The iconicity of distance, or iconicity of cohesion, assumes that “meanings that belong together more closely semantically are expressed by more cohesive forms” (Haspelmath 2008:3). Applied to Paamese, a radical interpretation of the iconicity argument would be that the “cohesive” form natukahin ‘my daughter’ (1) is cohesive (i.e. directly suffixed) because it reflects the close relation between a parent and a daughter. In contrast the distant relation a father-in-law has with his daughter-in-law is reflected in the less cohesive form (i.e. indirectly suffixed) ahineli onak ‘my daughter-in-law’ (2).
(2) ahineli ona-k
Haspelmath (2008) firmly opposes the iconicity of distance argument as originally formulated by Haiman (1983) and proposes instead that these grammatical asymmetries are the results of a Zipfian effect of frequency of use leading to shortness and fusion. In other words the form of (1) is “fused” because its (assumed) relative high-frequency of use has lead to fuse the possessive pronoun onak into the possessed noun, compared to the (assumed) low-frequency of the less cohesive form of (2). The author thus rejects that the phenomenon of grammatical asymmetries has anything to do with iconicity, and that instead, his economy-based argument “makes just the right predictions” (2008: 22).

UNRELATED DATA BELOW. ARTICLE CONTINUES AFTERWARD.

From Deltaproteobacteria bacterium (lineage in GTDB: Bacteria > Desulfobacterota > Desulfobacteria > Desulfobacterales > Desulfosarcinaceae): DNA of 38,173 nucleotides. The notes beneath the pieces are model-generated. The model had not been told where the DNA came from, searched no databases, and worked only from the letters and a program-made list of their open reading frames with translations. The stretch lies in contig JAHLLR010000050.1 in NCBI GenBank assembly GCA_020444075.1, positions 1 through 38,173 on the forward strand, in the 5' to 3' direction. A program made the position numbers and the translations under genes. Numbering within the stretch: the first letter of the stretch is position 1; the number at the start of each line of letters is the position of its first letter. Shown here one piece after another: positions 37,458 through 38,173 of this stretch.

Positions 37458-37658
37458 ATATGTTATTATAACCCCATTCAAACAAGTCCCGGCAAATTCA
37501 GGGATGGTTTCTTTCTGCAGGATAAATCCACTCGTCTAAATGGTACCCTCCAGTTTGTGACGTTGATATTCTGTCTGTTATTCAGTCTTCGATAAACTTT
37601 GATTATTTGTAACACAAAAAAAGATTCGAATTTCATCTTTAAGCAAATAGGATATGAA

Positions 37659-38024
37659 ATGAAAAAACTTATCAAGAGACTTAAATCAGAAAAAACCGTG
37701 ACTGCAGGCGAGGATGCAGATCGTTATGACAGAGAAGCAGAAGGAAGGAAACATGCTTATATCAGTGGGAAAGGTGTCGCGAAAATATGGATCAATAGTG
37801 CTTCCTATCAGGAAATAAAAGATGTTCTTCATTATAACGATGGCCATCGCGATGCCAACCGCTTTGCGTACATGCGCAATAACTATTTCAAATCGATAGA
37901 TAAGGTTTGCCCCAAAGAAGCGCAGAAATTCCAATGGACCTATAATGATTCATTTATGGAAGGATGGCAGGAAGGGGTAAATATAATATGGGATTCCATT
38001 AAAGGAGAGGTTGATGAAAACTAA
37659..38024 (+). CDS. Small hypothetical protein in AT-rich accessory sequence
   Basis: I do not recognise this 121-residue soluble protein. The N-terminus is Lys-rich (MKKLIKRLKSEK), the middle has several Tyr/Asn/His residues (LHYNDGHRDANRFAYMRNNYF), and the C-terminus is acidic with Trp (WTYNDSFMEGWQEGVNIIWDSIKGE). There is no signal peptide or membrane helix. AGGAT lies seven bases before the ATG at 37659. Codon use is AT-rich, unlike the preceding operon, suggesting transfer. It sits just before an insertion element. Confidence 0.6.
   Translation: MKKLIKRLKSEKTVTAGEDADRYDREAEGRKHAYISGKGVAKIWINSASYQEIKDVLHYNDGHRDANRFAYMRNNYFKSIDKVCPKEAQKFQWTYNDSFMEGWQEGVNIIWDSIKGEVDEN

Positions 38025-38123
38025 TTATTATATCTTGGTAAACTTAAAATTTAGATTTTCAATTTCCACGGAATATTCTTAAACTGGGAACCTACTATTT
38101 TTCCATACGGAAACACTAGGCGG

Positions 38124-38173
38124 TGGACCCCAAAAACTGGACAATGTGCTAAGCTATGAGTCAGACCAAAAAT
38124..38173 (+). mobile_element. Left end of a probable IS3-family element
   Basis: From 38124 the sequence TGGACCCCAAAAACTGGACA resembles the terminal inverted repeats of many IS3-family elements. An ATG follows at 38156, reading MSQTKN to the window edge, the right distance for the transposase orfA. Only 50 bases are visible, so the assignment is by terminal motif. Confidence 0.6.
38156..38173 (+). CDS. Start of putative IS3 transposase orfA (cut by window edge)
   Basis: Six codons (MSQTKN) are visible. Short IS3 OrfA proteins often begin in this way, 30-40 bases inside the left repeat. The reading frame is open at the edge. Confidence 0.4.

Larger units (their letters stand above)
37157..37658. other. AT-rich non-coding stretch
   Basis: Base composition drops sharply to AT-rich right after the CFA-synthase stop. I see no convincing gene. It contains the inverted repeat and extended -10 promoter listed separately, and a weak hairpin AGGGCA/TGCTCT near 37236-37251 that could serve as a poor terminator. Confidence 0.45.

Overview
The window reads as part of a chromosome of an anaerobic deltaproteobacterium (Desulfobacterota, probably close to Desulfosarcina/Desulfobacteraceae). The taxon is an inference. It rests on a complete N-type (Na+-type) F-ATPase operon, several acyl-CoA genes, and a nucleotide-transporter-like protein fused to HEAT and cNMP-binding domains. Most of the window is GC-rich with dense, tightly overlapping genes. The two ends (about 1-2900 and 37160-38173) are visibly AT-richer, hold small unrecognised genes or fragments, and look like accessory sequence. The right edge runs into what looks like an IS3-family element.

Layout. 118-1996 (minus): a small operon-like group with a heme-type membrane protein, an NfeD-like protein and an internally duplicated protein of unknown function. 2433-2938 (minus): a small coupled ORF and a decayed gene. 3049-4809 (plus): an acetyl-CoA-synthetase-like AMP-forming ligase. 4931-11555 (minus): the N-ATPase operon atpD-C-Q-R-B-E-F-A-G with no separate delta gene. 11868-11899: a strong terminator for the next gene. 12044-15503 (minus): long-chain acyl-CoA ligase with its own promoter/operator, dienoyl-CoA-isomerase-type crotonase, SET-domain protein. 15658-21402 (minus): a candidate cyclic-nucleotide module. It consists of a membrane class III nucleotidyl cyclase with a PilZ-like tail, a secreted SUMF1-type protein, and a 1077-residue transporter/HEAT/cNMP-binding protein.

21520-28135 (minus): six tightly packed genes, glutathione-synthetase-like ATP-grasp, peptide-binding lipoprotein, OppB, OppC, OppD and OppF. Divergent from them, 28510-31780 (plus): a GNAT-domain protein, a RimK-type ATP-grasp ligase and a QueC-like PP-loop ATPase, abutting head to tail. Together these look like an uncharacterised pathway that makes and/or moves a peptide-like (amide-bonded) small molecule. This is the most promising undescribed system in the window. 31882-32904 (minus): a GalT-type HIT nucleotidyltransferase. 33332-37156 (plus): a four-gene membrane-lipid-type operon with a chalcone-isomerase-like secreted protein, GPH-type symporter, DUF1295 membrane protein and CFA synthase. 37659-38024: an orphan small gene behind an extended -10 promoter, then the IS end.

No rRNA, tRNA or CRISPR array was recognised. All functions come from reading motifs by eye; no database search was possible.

Using the same methodology as Haspelmath (2008) (i.e. a BNCweb corpus-based analysis) I first show that the economy-based argument makes many wrong predictions for Paamese. In line with Croft (2008) I also show the limits of the economy argument based on relative frequency. After showing that the argument does not hold on its own ground, I show the limits of such a methodology that extends the results of an English corpus-based analysis to typologically unrelated languages. Once the limits of the economy argument are identified, I nonetheless support its validity to explain some, but not all, grammatical asymmetries, and thus suggest including it in a more integrated theory of language where economy is considered as one among many forces that compete with each other in giving shape to a language like Paamese. Against the linguistic and anthropological background that I have documented on Paama Island (Devylder 2014), I generally propose that the formal distinction between (1) and (2) is motivated by the multimodal experience of distance in Paamese kinship structure. I precisely show how the topological, functional, sociopragmatic, and affective distance experienced by Paamese islanders become formally captured by kin terms like (1-2) via sociopragmatic frequency of use and diagrammatic iconicity. In sum, I propose to reconcile the traditionally opposed iconicity vs. frequency arguments.
Croft, W. (2008). On Iconicity of Distance. Cognitive Linguistics. Volume 19, Issue 1, Pages 49–57.
Devylder, S. (2014). Paamese Language and Culture (SD1), Digital collection managed by PARADISEC. [Open Access] DOI: 10.4225/72/58ab0479d6eeb
Haiman, J. (1983). Iconic and economic motivation. Language 59, Pages 781–819.
Haspelmath, M. (2008). Frequency vs. iconicity in explaining grammatical asymmetries. Cognitive Linguistics. Volume 19, Issue 1, Pages 1–33.